Don’t think if it as a punishing manual task, either. The best CRM software can automate these essential processes for you.

What is Customer Relationship Management?

At its core, customer relationship management – whether software-based or not – is about maintaining and tracking your clientele to better serve their needs, and those of your business. And that means data.

This data may include contact information, or a record of all the interactions you have with those customers – such as phone calls, emails, and (if appropriate for your business) service quotes.

Customer Relationship Management Selling SuitsSelling Suits and CRM

It can all sound a bit opaque, so let’s think of a real-world application. I had my first introduction to the importance of CRM when I began my working career by selling suits. A wise veteran of that business advised me to keep a notebook tracking all my major sales and customer information. I used that book to follow-up with customers, talk to them about upcoming sales, and book appointments for future visits.

In my old notebook, I would have single pages dedicated to customers who made large purchases and were likely to need my services on an ongoing basis. Each page would have the person’s name, phone number, and address, as well as what they bought from me and when those transactions happened. Every week or so I would go through the book to see who needed a follow-up phone call, who might be interested in a particular in-store sale, or who I just needed to reconnect with.

This record-keeping was about taking care of my clients’ needs and generating repeat business. For the early 1990s, a notebook was one of the easiest ways to maintain my clientele. But, today, CRM software can do that same job far more comprehensively and intelligently.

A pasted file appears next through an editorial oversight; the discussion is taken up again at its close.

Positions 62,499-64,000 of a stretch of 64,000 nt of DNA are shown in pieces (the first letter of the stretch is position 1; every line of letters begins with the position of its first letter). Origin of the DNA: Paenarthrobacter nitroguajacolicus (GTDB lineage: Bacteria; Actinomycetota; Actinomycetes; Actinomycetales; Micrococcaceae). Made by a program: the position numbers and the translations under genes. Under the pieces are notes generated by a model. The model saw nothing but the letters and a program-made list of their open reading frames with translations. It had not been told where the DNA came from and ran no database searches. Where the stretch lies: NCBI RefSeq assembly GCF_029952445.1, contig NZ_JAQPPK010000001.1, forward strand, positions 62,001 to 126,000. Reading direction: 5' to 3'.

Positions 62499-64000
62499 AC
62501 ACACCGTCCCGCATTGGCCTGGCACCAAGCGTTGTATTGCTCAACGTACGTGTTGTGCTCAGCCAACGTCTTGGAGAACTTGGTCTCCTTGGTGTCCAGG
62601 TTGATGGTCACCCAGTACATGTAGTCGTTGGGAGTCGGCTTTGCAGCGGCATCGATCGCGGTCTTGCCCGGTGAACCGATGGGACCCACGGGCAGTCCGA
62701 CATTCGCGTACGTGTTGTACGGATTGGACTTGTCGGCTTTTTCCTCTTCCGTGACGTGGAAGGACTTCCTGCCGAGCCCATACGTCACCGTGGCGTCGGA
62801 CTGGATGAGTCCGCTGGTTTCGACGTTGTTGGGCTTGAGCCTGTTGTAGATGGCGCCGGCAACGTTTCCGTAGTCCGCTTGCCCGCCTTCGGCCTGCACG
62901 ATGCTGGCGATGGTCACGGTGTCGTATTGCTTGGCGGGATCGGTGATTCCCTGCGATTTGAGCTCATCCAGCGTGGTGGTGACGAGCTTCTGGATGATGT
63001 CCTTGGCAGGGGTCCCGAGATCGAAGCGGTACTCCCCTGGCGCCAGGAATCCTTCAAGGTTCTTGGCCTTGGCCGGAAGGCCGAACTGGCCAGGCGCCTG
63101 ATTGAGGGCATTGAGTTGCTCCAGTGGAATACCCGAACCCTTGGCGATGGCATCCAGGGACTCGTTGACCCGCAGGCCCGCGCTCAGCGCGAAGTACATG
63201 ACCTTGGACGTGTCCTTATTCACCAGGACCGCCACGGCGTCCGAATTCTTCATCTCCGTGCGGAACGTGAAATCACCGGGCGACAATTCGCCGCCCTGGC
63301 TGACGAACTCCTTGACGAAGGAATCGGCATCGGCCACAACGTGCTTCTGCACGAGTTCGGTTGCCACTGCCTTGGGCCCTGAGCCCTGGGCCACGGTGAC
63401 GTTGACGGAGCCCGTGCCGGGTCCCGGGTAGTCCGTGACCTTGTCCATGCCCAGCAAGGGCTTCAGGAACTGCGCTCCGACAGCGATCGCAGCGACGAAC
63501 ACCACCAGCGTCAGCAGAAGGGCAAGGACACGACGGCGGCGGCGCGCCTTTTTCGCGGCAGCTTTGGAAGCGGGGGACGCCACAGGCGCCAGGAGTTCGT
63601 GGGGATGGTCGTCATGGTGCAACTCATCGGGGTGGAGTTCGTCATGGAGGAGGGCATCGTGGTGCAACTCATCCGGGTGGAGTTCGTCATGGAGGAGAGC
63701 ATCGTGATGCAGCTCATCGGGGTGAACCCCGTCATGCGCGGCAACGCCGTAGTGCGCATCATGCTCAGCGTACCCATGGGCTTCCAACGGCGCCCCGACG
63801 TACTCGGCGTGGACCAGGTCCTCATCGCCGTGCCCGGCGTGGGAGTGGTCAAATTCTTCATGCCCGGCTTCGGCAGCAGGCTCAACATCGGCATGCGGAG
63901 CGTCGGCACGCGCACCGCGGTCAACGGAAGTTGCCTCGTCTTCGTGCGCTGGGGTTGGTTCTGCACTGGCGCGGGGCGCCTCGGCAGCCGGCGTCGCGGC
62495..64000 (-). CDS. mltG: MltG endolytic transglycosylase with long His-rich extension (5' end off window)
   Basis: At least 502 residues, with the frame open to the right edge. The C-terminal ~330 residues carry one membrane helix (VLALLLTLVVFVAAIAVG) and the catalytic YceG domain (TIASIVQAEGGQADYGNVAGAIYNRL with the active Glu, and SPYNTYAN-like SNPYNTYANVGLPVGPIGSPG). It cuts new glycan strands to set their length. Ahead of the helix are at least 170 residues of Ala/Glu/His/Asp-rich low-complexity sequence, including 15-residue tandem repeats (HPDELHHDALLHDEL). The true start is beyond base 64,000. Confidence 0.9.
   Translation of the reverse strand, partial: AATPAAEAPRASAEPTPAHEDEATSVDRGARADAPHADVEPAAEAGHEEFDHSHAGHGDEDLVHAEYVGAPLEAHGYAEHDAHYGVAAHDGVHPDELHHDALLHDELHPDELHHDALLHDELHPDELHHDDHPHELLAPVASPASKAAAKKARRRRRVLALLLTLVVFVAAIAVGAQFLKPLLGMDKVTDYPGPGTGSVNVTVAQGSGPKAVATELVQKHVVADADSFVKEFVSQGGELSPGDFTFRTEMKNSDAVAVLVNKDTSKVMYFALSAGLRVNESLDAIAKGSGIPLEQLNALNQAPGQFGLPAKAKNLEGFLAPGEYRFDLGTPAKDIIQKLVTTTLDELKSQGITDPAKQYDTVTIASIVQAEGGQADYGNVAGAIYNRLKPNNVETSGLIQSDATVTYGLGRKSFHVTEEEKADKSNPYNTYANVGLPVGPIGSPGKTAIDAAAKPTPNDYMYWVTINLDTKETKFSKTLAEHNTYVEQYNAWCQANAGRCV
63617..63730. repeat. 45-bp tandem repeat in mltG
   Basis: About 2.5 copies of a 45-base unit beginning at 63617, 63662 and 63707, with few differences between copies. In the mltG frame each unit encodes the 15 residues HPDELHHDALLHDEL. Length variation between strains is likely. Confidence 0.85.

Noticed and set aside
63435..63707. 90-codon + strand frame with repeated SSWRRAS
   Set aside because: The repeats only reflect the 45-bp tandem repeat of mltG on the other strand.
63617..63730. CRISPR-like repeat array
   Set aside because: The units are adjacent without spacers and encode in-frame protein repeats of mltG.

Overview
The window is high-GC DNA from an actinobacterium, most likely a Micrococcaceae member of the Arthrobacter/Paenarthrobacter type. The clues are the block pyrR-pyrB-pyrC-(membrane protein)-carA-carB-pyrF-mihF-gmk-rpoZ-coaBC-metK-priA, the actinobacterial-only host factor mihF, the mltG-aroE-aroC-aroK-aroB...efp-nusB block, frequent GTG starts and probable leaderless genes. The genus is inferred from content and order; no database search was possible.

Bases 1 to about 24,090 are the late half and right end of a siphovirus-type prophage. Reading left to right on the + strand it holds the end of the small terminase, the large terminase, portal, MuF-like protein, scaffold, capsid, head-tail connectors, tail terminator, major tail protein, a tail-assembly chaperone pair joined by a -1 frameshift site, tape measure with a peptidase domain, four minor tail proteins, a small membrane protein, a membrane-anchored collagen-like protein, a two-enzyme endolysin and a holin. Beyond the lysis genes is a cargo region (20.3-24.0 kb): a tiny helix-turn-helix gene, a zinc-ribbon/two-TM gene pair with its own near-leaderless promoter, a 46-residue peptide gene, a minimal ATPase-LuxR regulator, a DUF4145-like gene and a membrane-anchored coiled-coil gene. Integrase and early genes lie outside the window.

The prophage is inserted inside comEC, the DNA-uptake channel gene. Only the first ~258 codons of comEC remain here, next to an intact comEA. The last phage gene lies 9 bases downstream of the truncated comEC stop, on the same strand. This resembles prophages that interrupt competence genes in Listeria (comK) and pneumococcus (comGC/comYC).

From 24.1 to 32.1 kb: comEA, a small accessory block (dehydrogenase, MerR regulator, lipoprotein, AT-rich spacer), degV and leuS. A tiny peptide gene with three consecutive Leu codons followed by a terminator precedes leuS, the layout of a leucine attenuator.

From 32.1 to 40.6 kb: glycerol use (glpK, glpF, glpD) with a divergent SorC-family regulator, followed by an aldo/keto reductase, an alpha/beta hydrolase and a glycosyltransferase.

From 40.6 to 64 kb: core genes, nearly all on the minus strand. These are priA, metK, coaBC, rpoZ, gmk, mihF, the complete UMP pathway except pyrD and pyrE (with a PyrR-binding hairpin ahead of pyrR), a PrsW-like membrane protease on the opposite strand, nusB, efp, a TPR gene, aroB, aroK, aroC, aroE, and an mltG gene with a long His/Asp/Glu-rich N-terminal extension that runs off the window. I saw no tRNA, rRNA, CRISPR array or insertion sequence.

CRM Software Solutions

These days, CRM software helps businesses to automate vast amounts of customer data at scale.

For instance, a brewery might use a CRM platform to track the various pubs they service. The brewery could use automated mechanisms within the software to alert those pubs to seasonal brews coming up that might fit their particular context (location, pub clientele, and so on), or invite particular buyers to special on-site events.

CRM is well worth the effort in return sales and all around customer satisfaction, and modern CRM software solutions remove much of the tedium of analog solutions or files spread across your office PCs by centralizing the necessary data and making it easier to surface the relevant information with a few clicks.

CRM for Small Business

Is customer relationship management software right for your small business?